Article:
Abstract

Outcomes for oil and gas projects often fall short of the expectations predicted at project sanction. Appropriate use of Front End Loading (FEL) and Decision Analysis (DA) to achieve high Decision Quality (DQ) should increase the likelihood of achieving better outcomes. However, despite being successful methodologies, research has shown that they are not always applied. The focus of this paper is on how to encourage people to make better use of FEL and DA.

Previous results from this research program have shown two key reasons why FEL and DA are not used more: an over-reliance on ‘experience’ and judgment for decision-making, rather than the use of structured processes; and projects being ‘schedule-driven’, i.e. meeting target dates being the primary objective. This paper focuses on insights from a survey conducted both to answer questions raised by this previous research and test the likely uptake of methods designed to encourage more effective use of FEL and DA/DQ. It shows that there is strong agreement that good FEL leads to better project outcomes, and that the FEL benchmark score is a good indicator of readiness for project sanction. However, perhaps competing with the desire to complete FEL, is the view (of around 2/3 of respondents) that it is important to drive the schedule in order to prevent ‘overworking’ – continued activity that adds little value. All respondents agreed that it is essential: that the decision maker clarifies the frame, scope and criteria for the decision; and to have regular discussions between the decision maker and the project team to bring alignment. However, responses indicated that these only occur in practice around half of the time. Similarly, formal assessments of DQ are made in less than half of key project decisions.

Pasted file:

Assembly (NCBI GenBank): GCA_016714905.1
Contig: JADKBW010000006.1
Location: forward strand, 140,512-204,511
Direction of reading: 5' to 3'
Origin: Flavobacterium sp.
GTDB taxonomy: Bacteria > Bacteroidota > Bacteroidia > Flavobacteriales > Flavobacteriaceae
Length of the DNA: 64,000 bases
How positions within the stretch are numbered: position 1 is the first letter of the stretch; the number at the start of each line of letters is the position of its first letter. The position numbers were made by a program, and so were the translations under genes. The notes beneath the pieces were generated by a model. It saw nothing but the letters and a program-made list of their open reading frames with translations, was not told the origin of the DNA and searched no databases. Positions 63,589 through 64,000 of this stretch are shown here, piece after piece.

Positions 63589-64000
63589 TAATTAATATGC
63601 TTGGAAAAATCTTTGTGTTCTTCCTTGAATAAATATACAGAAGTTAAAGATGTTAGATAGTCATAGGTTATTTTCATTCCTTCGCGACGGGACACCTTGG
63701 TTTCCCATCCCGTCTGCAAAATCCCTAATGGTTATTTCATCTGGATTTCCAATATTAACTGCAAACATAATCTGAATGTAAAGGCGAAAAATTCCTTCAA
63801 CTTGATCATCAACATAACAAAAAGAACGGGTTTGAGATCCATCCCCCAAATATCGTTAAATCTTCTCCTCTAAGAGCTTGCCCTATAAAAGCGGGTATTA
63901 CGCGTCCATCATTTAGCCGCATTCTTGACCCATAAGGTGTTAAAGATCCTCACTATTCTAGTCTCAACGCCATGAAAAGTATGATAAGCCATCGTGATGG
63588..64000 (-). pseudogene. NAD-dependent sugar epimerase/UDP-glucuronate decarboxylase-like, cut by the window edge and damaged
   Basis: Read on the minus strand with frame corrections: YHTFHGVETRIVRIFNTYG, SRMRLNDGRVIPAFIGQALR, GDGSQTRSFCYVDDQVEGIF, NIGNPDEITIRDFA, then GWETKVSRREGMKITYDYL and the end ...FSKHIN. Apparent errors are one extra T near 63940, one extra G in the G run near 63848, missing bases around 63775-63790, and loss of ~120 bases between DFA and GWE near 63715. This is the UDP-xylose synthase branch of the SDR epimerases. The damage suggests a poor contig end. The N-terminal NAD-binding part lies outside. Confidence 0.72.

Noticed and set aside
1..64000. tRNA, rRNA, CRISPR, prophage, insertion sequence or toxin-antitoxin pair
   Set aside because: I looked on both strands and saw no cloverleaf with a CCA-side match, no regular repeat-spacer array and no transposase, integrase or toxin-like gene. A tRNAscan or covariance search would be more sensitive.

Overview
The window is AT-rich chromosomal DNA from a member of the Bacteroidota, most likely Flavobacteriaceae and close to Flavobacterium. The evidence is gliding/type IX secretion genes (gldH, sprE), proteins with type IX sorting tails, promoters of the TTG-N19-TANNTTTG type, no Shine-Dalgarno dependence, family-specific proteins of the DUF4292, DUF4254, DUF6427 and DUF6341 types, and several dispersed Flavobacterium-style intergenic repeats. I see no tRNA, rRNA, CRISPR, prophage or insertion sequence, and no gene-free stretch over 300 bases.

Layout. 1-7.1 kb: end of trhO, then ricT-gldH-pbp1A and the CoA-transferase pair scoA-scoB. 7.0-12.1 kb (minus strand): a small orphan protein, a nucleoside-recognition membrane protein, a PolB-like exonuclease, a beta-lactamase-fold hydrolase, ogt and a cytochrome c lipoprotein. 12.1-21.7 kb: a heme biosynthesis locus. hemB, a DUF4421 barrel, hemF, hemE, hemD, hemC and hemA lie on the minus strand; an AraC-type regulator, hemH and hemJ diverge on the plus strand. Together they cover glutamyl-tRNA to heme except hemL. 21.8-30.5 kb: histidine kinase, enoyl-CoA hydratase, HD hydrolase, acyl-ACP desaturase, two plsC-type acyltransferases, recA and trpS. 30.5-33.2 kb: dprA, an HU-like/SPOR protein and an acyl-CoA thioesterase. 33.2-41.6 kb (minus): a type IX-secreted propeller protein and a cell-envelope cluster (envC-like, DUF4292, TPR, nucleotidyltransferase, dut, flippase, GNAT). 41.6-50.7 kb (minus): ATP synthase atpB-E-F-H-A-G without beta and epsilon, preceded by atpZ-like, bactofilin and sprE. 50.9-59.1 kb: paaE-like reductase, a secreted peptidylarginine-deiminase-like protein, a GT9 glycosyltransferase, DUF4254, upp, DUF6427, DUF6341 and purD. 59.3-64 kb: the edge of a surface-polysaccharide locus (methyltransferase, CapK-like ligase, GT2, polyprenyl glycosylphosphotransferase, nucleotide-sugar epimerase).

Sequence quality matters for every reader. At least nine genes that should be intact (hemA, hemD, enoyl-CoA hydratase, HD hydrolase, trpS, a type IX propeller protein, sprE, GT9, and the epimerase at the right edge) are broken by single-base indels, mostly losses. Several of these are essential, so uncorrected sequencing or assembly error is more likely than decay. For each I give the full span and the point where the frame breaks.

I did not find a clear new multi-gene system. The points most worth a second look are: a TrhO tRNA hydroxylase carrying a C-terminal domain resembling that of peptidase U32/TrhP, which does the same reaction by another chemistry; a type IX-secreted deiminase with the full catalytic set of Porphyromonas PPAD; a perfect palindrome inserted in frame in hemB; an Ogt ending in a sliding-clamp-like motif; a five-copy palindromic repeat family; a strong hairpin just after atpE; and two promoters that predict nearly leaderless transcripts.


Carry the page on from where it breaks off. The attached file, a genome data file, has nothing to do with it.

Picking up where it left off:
Several novel solutions are proposed for increasing the likelihood of better project outcomes by improving the uptake and use of FEL and DA/DQ. These include: just-in-time training on FEL and DA/DQ; basing performance incentives on achieving high DQ and good FEL; and, developing a simple pragmatic assessment of FEL that can be used in-house. These suggestions were all supported by a majority of survey respondents.

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